There is little doubt that virtualisation lies at the foundation of intensive and ongoing scrutiny by business into the true value and efficiency of ICT strategies.

If there is one thing to be learned from the ongoing global socio-economic shift, it is that we cannot afford to underestimate or overlook the important role that information, communication and digital lifestyle technology plays in business.

New systems, enhanced processes and procedures, and customer relationship management equates to increased competitive advantage. The era of multiple, co-sourced ICT management is here, and it is changing the way businesses compete, engage their markets and fight for market share.

During challenging periods of volatile economic activity, decision makers have to know whether their infrastructure and strategies are making a real contribution to meeting requirements and actually lifting levels of service. The days of throwing money at technology and changing the business to suit infrastructure are long gone.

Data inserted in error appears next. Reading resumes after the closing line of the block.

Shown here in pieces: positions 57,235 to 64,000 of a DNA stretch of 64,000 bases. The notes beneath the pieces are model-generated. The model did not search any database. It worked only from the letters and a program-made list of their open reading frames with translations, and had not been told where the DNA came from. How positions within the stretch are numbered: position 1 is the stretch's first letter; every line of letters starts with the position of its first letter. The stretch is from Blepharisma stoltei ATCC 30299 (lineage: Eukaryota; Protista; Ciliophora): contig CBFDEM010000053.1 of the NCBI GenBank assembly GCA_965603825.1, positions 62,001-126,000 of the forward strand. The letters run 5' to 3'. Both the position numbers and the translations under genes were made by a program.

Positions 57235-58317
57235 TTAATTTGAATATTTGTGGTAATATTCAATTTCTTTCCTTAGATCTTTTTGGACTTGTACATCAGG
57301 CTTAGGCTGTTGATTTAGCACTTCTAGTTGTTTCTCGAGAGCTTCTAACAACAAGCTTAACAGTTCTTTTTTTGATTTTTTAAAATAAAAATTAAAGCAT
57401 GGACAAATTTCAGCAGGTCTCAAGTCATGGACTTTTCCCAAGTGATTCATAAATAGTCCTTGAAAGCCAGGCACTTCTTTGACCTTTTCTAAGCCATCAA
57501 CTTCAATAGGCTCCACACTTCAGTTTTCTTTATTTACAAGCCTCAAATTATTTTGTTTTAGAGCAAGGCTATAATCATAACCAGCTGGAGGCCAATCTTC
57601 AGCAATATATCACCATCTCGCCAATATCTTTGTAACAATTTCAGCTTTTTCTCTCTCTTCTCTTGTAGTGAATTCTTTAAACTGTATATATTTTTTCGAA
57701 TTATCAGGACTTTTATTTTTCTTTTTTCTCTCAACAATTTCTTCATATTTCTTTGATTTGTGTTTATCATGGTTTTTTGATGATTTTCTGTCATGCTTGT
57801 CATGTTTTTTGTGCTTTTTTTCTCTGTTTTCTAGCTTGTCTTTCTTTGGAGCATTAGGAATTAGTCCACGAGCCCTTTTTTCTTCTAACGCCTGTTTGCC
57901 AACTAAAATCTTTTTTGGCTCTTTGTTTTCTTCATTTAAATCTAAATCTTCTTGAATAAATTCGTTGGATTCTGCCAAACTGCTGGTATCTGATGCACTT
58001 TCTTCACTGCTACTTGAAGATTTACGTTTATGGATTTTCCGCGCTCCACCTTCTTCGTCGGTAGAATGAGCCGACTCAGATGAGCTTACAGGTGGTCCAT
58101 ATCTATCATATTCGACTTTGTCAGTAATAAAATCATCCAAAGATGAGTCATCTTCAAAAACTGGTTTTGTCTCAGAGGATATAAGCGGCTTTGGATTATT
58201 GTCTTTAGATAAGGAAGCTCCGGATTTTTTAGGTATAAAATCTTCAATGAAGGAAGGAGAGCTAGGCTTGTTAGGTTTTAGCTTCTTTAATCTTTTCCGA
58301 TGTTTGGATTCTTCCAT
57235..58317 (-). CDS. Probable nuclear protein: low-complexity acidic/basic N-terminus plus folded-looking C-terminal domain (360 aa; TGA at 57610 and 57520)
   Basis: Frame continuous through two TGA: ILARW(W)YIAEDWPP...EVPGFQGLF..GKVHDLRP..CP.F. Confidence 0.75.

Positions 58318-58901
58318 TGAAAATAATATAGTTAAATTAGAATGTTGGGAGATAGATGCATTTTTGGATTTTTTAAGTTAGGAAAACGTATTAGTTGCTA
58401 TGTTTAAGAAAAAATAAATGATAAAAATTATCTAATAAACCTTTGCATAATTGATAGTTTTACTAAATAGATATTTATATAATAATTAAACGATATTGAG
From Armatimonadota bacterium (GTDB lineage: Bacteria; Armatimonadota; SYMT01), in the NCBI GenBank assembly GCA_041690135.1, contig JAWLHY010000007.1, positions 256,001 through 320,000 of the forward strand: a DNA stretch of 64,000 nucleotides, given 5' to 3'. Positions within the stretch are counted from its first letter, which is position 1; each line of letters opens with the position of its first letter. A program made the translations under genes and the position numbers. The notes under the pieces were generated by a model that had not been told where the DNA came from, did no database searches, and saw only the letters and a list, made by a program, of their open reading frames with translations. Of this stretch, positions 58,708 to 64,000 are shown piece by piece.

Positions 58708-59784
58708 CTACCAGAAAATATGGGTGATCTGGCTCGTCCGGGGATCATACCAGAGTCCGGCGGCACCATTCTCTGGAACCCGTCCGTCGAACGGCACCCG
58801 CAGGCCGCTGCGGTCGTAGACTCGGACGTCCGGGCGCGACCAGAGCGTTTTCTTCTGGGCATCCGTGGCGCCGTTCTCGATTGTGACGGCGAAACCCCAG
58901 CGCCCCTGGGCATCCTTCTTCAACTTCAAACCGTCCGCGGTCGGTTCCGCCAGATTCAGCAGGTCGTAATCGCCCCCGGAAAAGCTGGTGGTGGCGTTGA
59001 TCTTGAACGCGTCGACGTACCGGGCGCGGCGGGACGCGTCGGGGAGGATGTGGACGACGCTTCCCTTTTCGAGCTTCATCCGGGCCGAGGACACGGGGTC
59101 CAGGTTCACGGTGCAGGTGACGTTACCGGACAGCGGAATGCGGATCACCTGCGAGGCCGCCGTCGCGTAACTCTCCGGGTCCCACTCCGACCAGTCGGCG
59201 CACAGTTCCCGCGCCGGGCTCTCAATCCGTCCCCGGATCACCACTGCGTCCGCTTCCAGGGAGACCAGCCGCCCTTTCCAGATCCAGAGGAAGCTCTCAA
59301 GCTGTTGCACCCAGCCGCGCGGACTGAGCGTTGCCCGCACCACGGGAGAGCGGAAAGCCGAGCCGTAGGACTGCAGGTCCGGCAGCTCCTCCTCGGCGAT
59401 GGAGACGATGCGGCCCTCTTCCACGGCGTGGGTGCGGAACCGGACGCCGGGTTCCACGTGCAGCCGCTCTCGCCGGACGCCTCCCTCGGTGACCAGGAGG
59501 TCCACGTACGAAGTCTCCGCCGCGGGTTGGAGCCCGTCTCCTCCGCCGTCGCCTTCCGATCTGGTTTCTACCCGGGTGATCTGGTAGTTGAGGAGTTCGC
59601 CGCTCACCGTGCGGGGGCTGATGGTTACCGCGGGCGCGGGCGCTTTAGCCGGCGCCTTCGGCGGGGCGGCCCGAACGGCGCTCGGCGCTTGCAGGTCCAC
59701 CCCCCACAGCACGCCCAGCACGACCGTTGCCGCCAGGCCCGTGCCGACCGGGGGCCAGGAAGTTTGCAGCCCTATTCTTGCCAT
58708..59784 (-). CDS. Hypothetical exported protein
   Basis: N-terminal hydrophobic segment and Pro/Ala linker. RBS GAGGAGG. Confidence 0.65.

Now managers are looking to hone in on functionality, features and real benefits that make a true difference to operation. That is where virtualisation comes into the picture.

True to the nature of technology, ICT infrastructure is changing and will continue to become more virtualised and dispersed, with data being spread across a variety of platforms, on multiple hard drives, servers, data centres and continents.

At the same time the advent of virtualisation as a new, progressive platform for data and infrastructure management represents the next step in worldwide information use, application and leverage. It suggests that the digital world is making significant progress towards physical managed rather than logically managed infrastructure by means of virtualisation.

There are a number of advantages associated with this major trend. Chief amongst these is centralised information and management, enhanced operations, lower cost of investment, a more expedient way of applying resources and run applications.

Essentially virtualisation is presenting companies with a more practical means of extracting the maximum benefit of infrastructure. With the growth of managed ICT services, it is also clear that companies are discovering how to improve their output and service delivery using cloud computing and virtual channels of infrastructure use.

Looking ahead, it is clear that the majority of commercially-viable businesses will base much of its ICT investment strategy and use policy on the acquisition and manipulation of advantages inherent within virtualisation.